2013 Indiana General Assembly

Ind. House panel OKs proposal for more abortion regulations

2013-03-27T11:12:00Z 2013-03-27T21:21:04Z Ind. House panel OKs proposal for more abortion regulationsDan Carden dan.carden@nwi.com, (317) 637-9078 nwitimes.com
March 27, 2013 11:12 am  • 

INDIANAPOLIS | The House Republican majority will soon have to decide what they hate more: government regulations or abortions.

On Wednesday, the House Public Policy Committee rewrote Senate Bill 371 to more strictly regulate clinics that provide abortion-inducing drugs, such as RU-486, the so-called abortion pill.

Under the revised legislation, facilities that only provide abortion pills would be required to be licensed as an abortion clinic and meet the same building and equipment standards as facilities that perform surgical abortions.

That includes, among 36 single-spaced pages of other requirements, a reception area with at least two waiting room chairs per examination room, a waiting room toilet and drinking fountain, procedure rooms that are at least 120-square-feet in size, scrub facilities, corridors at least 44 inches wide and 3-foot-wide doors throughout.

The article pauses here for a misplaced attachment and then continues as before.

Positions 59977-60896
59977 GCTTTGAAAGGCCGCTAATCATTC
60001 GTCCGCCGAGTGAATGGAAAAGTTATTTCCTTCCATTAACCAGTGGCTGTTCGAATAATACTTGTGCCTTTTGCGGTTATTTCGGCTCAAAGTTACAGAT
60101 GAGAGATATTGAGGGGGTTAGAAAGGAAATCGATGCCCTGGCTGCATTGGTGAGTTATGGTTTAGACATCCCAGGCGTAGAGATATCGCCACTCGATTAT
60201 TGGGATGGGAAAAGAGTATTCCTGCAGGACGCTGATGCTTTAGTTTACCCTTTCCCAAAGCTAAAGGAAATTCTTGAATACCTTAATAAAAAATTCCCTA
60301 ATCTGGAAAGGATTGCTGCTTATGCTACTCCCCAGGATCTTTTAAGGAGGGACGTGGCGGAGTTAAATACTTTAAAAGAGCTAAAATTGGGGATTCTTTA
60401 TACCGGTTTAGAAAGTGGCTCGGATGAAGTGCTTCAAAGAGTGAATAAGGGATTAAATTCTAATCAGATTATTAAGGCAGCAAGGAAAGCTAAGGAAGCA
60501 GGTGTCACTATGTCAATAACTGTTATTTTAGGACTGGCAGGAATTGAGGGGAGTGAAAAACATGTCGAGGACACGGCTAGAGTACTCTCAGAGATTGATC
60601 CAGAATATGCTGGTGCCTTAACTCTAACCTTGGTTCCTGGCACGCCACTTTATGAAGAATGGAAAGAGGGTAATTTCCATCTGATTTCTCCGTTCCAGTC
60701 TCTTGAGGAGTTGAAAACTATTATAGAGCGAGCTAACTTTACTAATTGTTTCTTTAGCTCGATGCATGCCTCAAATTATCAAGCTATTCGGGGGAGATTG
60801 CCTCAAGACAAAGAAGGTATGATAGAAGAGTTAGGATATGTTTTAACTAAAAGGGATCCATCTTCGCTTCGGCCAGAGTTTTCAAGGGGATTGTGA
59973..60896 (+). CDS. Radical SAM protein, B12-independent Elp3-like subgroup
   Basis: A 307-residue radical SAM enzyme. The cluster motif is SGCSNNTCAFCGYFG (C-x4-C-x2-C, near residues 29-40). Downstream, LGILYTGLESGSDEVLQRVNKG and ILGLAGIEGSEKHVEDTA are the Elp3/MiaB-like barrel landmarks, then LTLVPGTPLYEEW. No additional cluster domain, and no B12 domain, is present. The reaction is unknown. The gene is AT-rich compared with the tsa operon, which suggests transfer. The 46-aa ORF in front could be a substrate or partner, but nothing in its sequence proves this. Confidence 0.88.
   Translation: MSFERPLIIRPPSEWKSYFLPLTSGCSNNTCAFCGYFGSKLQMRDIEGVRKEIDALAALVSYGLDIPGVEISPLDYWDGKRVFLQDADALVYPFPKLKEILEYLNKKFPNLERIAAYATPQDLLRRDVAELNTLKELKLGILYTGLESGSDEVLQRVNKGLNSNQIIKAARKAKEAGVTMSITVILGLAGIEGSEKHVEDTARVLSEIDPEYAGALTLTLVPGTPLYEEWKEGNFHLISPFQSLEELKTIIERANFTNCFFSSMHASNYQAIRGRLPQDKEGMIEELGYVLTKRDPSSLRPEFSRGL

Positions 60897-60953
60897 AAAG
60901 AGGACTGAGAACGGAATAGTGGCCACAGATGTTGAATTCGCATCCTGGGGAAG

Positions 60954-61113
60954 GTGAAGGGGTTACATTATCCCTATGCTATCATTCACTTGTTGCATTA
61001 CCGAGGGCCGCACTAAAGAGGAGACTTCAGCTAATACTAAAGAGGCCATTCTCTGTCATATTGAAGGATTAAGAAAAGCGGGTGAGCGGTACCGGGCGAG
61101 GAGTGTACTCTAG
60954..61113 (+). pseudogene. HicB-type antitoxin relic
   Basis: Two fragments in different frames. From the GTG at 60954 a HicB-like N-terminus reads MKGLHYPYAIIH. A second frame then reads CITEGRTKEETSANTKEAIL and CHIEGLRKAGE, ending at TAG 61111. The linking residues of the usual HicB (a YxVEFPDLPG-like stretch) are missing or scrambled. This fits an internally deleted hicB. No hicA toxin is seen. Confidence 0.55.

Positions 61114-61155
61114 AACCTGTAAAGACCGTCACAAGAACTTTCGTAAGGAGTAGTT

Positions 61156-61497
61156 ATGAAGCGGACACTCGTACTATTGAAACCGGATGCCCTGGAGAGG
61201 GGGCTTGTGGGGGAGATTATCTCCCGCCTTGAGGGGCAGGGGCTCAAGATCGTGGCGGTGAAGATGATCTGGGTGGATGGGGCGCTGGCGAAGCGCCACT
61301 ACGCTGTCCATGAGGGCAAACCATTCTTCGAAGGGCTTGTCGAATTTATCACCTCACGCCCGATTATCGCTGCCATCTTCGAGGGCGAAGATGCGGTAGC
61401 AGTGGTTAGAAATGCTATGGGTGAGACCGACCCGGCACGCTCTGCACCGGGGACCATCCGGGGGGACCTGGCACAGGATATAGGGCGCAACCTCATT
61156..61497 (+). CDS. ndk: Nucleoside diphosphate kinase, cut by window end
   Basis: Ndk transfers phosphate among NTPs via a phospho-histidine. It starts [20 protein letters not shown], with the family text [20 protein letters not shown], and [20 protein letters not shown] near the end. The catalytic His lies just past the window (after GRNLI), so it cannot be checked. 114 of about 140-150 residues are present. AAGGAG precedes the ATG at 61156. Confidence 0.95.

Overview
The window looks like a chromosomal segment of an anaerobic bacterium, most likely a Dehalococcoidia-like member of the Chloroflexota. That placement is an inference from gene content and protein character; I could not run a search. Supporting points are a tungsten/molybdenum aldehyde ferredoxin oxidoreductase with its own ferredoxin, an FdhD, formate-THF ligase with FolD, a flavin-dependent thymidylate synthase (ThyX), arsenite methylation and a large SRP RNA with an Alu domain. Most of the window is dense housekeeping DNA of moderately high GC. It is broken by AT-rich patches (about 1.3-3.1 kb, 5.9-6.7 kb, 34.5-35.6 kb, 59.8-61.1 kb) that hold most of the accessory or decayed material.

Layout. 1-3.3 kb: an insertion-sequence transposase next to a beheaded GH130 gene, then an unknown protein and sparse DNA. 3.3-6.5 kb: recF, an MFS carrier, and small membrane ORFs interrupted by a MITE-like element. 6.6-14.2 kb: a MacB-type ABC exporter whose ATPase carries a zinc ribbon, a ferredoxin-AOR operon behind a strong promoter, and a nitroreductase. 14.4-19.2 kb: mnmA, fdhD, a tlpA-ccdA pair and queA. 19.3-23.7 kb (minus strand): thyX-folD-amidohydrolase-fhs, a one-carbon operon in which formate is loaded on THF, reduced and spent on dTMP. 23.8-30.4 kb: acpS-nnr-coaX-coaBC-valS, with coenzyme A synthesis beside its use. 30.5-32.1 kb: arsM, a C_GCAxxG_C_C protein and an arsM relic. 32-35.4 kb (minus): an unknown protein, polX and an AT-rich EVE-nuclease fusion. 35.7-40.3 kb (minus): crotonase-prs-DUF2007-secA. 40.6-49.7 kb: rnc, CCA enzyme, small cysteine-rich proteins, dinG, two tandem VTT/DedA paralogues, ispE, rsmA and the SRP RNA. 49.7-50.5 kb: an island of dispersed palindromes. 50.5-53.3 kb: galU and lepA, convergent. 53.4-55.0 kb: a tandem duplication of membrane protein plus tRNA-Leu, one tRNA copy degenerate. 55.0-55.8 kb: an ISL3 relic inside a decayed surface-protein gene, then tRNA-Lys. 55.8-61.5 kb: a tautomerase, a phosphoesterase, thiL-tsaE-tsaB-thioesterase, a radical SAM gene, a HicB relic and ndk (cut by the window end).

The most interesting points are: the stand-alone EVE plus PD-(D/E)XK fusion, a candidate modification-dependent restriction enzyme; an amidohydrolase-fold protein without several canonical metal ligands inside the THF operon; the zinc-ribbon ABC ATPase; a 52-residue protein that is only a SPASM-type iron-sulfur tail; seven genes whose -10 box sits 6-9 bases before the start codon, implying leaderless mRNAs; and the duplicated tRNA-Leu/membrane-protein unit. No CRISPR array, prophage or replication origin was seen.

State Rep. Sharon Negele, R-Attica, the sponsor of the proposal, said requiring all clinics to meet the same standards will promote patient safety by ensuring the clinic can treat women if the abortion pill does not completely terminate a pregnancy.

However, Democratic lawmakers said it doesn't make sense to require clinics where a doctor only hands over some pills to be fully equipped for surgical abortions that never take place.

"This seems to me like a perfect example of government overreach into a business," said state Rep. Sue Errington, D-Muncie.

One of the nine committee Republicans agreed and joined the four Democrats in voting against the measure.

State Rep. Sean Eberhardt, R-Shelbyville, said he opposes abortion but could not support the legislation, which he called "troubling," because the new regulations on facilities that distribute abortion-inducing pills wouldn't apply to doctors who provide the abortion pill to patients in their offices.

He said the rules should be applied "uniformly and fairly across-the-board."

The legislation, which now advances to the full House, also limits the use of abortion-inducing drugs to the first nine weeks of pregnancy and requires doctors to perform an ultrasound on any woman seeking either type of abortion.

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